Boston Red Sox: Key 2021 spring training dates and changes
Everything you need to know about Red Sox spring training this year
Spring Training is right around the corner. Major League Baseball recently confirmed the plan to start the 2021 season on time and with that looming question sufficiently addressed, the Boston Red Sox have released their schedule for training camp.
Truck Day, the annual event foreshadowing the start of spring training, is set for February 8. That’s less than one week away! The Red Sox typically make a spectacle of loading up the truck with equipment that will be shipped to Fort Myers in order to generate excitement about the upcoming season. That probably won’t be the case this year with the city of Boston discouraging the gathering of large crowds due to the ongoing pandemic.
Pitchers and catchers report to camp for their first full workout on February 17. The rest of the team will join them for the first full-squad workout on February 22.
The Red Sox are scheduled to begin Grapefruit League action on February 27. The team is planning to allow fans for home games at JetBlue Park at about 24 percent capacity, which is approximately 2,400 fans for each game.
Tickets will be sold in socially distanced “pods” of 2-4 seats to allow at least six feet of space between groups. Families and friends are welcome to sit together, as long as there aren’t more than four of you.
This could lead to some awkward moments that could determine who falls to the bottom of the hierarchy in a group of friends. Who is the odd man out that has to sit alone in a group of five? Will they even be allowed to buy a pod for themselves or do they need to join a group of strangers? Limiting how many fans can sit together makes sense for safety purposes but keep this in mind if you’re traveling in a larger group and plan accordingly.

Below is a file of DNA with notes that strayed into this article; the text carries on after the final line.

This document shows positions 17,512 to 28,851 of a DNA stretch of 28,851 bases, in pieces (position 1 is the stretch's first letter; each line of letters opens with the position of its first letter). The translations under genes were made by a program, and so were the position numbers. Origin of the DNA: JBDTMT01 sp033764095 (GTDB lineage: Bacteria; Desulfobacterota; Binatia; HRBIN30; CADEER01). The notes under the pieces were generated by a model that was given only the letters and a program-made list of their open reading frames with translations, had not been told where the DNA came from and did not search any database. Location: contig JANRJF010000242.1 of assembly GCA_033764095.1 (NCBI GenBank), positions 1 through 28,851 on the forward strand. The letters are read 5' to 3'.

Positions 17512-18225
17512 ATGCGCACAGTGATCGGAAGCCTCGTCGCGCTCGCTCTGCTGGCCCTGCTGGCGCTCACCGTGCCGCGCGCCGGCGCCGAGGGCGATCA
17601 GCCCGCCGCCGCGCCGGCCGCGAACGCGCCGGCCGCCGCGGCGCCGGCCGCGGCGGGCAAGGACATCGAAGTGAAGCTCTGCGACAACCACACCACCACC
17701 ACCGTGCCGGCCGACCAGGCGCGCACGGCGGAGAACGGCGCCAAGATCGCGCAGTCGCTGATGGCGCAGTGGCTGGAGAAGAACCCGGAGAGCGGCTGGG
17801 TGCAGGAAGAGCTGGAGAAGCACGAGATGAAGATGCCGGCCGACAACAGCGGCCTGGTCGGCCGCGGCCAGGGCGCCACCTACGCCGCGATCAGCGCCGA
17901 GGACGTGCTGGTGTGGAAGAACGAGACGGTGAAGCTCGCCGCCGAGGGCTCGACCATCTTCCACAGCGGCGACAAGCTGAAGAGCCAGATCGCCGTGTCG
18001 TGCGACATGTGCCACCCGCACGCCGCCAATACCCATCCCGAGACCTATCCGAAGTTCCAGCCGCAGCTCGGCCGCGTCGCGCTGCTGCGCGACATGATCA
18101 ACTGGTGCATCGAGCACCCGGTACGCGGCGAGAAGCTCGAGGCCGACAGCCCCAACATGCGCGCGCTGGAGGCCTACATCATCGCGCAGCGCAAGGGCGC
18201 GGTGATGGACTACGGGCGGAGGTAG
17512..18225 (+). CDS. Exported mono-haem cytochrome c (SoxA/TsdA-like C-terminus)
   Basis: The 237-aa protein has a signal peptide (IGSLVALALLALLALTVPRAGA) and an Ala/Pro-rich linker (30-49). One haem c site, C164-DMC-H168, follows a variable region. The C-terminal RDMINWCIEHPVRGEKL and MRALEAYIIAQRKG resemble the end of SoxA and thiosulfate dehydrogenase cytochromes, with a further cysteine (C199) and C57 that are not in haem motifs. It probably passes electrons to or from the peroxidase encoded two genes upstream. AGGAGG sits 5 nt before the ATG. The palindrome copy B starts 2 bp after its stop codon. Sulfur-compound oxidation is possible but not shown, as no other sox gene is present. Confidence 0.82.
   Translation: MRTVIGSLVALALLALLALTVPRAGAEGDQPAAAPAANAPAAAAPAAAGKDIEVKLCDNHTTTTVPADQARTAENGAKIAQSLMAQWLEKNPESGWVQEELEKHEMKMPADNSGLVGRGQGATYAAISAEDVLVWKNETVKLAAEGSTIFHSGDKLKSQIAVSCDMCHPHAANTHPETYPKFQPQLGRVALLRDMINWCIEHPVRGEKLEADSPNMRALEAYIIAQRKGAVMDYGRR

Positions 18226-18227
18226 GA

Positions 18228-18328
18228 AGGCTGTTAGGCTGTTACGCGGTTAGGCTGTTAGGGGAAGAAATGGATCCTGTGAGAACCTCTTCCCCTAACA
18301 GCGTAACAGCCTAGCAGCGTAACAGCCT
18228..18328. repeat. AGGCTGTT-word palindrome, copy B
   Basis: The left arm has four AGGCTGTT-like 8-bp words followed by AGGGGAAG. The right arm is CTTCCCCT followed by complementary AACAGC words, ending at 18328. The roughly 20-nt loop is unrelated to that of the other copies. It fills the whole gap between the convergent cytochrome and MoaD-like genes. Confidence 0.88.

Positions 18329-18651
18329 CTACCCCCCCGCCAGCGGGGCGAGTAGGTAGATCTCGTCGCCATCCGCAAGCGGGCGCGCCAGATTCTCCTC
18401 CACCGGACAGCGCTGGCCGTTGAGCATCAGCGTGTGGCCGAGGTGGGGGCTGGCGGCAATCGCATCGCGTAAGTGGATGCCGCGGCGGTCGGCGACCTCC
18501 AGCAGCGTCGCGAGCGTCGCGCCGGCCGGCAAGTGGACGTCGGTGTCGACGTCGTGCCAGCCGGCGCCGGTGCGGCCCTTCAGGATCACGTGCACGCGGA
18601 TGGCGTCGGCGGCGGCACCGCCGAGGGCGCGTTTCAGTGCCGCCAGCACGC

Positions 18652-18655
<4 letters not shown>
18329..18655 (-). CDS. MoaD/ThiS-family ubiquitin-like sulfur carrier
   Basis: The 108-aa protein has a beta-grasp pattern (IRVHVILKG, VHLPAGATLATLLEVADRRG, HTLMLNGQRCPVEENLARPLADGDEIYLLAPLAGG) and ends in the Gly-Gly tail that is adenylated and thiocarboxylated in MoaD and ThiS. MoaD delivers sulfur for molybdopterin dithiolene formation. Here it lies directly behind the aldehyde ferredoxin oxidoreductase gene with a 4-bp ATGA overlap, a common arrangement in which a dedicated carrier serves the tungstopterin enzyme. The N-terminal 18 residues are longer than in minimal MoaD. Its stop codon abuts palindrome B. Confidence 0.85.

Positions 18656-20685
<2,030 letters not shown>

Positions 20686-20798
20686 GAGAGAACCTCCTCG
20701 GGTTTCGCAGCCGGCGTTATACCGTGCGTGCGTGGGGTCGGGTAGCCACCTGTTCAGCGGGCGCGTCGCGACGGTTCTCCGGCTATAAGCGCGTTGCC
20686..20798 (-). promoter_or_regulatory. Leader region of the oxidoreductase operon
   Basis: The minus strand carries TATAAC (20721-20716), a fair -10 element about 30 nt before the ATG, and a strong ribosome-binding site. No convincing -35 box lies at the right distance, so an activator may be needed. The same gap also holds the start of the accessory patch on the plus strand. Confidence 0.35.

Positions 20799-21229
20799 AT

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All workouts at JetBlue Park are closed to the public and there will be no tours of the ballpark this year. These are typically opportunities where fans can seek autographs from the players but we won’t have that option this year with the club being cautious about the proximity between fans and the players.
The rule changes are an unfortunate necessity to protect against the spread of COVID-19. While safety should be the priority, these changes partially deprive fans of the appeal that draws them to Florida for spring training each year. Well, that and the warmer weather.
The Red Sox have some new additions to the roster this season who will get the opportunity to work with their new teammates for the first time during camp. Alex Cora has returned as the manager after a one-year hiatus while serving a suspension. Those factors will lead to a different vibe from what we saw in camp a year ago.
We can only hope that the outcome of spring training is vastly different from last year when camp was interrupted by the pandemic. A hiatus that lasted several months followed by a brief summer camp leading into a 60-game season left many players unprepared, resulting in some disappointing performances from a few players the Red Sox thought they could rely on.
Holding spring training during the pandemic will lead to some significant changes for the fan experience but a full camp should bring a return to relative normalcy for the players. We expect that will benefit those who are aiming for a bounce-back season and should help the Red Sox improve upon last year’s dismal last-place finish.